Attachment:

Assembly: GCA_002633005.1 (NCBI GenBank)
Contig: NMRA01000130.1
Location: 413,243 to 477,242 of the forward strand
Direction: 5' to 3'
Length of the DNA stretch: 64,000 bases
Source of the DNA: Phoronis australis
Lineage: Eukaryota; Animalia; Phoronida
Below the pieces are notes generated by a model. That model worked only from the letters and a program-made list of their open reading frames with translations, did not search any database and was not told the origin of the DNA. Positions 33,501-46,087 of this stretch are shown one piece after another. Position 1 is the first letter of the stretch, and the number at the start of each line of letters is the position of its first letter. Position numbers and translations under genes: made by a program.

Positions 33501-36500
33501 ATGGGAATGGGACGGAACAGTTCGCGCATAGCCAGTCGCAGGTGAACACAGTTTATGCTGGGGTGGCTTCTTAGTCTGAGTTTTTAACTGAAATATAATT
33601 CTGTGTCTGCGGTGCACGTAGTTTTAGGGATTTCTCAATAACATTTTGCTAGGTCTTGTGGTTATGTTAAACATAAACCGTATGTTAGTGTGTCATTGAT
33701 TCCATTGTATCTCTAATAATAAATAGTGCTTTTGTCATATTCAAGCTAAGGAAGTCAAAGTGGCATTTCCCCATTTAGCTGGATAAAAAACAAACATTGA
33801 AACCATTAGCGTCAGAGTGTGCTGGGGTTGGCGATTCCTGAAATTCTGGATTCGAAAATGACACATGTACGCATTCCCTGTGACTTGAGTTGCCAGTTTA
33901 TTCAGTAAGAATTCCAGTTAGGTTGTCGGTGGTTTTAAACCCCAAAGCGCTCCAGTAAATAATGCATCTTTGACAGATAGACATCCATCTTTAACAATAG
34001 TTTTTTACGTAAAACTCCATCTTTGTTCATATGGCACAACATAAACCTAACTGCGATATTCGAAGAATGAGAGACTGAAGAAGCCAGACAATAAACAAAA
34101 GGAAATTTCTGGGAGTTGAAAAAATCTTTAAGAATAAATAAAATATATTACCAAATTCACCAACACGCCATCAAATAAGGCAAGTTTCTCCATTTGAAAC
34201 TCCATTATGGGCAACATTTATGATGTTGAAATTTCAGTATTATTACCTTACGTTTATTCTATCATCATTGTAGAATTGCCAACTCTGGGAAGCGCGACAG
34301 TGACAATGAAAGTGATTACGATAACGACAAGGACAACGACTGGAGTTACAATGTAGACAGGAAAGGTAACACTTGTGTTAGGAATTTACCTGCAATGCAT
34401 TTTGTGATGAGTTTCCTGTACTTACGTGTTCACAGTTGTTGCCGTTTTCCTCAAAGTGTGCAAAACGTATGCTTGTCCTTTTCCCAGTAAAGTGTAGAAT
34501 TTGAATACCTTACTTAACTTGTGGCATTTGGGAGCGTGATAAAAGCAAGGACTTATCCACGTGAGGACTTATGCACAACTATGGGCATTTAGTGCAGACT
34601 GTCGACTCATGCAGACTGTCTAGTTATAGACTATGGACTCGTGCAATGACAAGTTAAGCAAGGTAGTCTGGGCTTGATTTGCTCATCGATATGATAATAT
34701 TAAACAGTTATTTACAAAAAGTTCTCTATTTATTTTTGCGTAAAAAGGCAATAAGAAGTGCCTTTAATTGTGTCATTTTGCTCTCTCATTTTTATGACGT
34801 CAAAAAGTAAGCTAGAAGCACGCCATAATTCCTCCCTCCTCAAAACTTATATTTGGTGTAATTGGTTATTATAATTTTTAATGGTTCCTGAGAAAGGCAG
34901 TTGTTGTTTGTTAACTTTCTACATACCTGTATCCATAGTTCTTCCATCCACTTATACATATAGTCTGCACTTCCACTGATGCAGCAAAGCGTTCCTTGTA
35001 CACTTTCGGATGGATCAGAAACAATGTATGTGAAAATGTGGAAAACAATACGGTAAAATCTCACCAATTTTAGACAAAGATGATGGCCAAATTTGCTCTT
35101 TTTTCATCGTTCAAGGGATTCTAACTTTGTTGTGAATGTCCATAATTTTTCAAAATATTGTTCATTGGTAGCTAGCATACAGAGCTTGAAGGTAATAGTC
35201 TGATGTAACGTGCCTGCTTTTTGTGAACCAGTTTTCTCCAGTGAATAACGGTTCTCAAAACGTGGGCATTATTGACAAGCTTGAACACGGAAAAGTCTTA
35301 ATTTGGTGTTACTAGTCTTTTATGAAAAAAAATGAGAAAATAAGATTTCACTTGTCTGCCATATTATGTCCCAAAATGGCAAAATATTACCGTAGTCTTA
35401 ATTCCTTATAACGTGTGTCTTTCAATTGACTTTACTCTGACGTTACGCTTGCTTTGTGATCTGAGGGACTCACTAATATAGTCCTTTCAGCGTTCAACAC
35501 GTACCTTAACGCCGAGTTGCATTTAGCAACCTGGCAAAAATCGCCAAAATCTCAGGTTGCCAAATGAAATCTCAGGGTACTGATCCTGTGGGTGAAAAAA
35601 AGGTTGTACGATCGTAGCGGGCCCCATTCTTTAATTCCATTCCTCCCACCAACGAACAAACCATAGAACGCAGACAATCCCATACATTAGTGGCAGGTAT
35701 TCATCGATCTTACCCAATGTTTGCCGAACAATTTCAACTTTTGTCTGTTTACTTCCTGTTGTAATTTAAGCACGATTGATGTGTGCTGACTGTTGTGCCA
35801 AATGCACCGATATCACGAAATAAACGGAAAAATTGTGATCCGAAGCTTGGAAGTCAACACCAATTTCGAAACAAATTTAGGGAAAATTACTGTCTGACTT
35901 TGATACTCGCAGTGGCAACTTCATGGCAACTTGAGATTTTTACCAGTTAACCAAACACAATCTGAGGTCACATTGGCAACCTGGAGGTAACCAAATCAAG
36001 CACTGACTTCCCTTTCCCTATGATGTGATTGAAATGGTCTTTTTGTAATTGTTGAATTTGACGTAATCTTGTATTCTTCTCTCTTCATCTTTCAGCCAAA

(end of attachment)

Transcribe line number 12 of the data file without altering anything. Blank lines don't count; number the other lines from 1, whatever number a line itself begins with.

33701 TCCATTGTATCTCTAATAATAAATAGTGCTTTTGTCATATTCAAGCTAAGGAAGTCAAAGTGGCATTTCCCCATTTAGCTGGATAAAAAACAAACATTGA